The BPM Plan

  • Determine your BPM Objectives
    • Cost savings?
    • Speed to market?
    • Compliance?
    • Customer satisfaction?
    • Efficiency?
    • Agility?
  • Define your processes and opportunities
  • Determine you initial organizational model
    • Start somewhere, and rapidly evolve to a blended model
  • Apply a “Getting started” checklist
    • (Checklist was too long for me to write all)
  • Document and Use the BPM Strategic Plan

Critical success factors

  • Don’t make the model the primary outcome
  • Plan for a sustainable BPM Program
  • Avoid the temptation to choose the tools first, see the whole, know the right methodology
  • Carefully select the first project
  • Assign the right resources at the right time


  • Understand your culture, political and competitive environment
  • Tailor your approach to meet the unique needs of your organizations
  • Understand the roles and build or hire the skills needed
  • Lay out you BPM strategy and document it in BPM strategic plan
  • Use results to communicate and educate to gain adoption
  • Use BPM to help your enterprise SURVIVE

#BRF Practioners Panel

This entry is part 16 of 24 in the series Business Rules Forum 2009

Miranda Shumaker, Kevin Chase, Kathy Gorman, Mukundan Agaram, Ian Cole, Emily Springer and Mark Myers.

Gladys Lam says that the panellists will introduce themselves, their companies and a couple of do’s and don’ts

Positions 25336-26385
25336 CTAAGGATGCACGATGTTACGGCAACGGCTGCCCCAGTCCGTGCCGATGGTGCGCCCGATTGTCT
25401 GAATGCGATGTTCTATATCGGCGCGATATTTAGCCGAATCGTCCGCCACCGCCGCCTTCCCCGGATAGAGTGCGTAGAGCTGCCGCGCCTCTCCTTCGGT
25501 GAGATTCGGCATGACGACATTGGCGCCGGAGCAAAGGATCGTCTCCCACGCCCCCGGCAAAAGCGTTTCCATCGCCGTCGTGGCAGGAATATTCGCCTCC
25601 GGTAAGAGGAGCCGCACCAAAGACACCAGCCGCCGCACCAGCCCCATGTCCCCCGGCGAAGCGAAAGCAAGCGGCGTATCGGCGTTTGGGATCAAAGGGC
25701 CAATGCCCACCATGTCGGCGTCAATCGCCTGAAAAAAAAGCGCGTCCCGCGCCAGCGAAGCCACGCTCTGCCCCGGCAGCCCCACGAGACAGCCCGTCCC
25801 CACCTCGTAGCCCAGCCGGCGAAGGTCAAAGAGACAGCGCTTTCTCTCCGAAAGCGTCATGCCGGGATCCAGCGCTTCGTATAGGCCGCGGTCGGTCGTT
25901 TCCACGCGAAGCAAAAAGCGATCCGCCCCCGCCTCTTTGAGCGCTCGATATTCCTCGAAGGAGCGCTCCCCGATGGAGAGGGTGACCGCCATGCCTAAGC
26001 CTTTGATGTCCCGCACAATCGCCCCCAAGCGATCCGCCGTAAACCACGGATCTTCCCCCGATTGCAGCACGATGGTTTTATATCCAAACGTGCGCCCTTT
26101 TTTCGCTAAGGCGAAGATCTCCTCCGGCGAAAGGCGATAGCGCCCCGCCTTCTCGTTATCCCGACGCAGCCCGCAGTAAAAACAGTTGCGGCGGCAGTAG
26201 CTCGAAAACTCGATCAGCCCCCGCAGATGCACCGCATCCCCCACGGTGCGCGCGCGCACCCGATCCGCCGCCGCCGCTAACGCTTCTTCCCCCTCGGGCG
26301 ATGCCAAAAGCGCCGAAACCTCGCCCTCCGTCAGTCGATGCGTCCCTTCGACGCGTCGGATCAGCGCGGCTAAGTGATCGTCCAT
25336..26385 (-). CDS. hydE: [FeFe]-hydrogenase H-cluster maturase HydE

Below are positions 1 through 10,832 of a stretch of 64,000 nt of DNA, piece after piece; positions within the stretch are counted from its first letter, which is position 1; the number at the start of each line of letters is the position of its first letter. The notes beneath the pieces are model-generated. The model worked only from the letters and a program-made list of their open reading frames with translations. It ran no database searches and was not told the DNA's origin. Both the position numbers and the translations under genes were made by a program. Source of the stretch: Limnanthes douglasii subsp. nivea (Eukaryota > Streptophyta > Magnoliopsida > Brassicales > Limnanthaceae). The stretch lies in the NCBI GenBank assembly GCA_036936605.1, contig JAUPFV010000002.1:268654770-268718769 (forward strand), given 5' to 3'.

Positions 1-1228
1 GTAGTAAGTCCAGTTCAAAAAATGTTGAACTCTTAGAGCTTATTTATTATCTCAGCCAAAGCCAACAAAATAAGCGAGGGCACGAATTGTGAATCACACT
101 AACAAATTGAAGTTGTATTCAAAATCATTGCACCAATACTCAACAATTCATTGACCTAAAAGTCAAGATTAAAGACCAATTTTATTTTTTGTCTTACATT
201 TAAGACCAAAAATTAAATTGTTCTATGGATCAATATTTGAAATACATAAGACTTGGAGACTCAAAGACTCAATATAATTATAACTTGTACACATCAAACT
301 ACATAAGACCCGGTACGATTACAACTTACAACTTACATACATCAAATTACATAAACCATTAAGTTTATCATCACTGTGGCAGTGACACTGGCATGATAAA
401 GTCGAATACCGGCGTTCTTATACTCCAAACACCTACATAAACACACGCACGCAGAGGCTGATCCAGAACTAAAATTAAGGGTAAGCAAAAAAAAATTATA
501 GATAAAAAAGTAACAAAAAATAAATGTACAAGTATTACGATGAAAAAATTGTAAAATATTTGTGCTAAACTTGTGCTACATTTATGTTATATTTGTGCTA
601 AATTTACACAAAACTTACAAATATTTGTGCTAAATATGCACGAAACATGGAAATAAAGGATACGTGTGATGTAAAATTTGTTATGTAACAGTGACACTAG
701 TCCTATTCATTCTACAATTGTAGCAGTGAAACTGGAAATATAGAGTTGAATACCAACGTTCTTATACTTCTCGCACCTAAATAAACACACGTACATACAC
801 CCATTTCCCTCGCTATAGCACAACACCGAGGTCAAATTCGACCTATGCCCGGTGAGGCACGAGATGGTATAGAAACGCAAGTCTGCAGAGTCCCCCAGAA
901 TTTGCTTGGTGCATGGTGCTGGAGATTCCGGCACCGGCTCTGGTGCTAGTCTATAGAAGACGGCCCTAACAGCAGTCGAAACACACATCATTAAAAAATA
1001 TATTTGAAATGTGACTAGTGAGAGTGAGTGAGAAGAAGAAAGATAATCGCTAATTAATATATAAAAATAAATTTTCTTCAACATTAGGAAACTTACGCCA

• Hire and train the best BA
  • Adapt the rule methodology
  • Use a rule repository
  • Understand clearly the resource pool available for the tool you are using
  • Talk about decisions with customers, not specifically rules
  • Make sure there is a good mix of business and technical
  • Get executive buy in early on, do evangelism
  • Use external expertise
  • Have a strong support structure in place to support the BAs
  • Keep your rule writing staff together in a CoE
  • Set “Mantras”
  • Define your business language up front
  • Have transparency through the organisation


  • Don’t let the business get to involved in the solution
  • Don’t get discouraged, it is a lot of work
  • Start with a pilot but don’t let it get too big
  • Don’t let you techies silo the tool
  • Don’t compromise, due a due diligence
  • Make sure you know which features are available to get your
  • Don’t expect instantaneous success
  • Don’t try to bite of more than you can chew
  • Don’t be afraid to make a mid course correction
  • Don’t be afraid of the word No

GL: What kind of skill sets do BA need to make rule changes, how far you took it, etc.

KC: Look for people that can solve the business problems and that have the logic. “Write those rules as if you own them because you do”.

MA: Good SMEs that can think logically.

MM: (missed the answer)

Audience: BAs belong to business or IT?

MS: BAs should be on the business side but work closely with IT. You should have a Systems Analyst.

KG: BAs are separate from both.

ES: BAs also part of a separate group.

Audience: Stewardship?

ES: Data stewardship with 4 stewards as well as a domain data stewards.

MA: (missed)

IC: Our governance came from compliance, security and these can be drivers to make the call for change.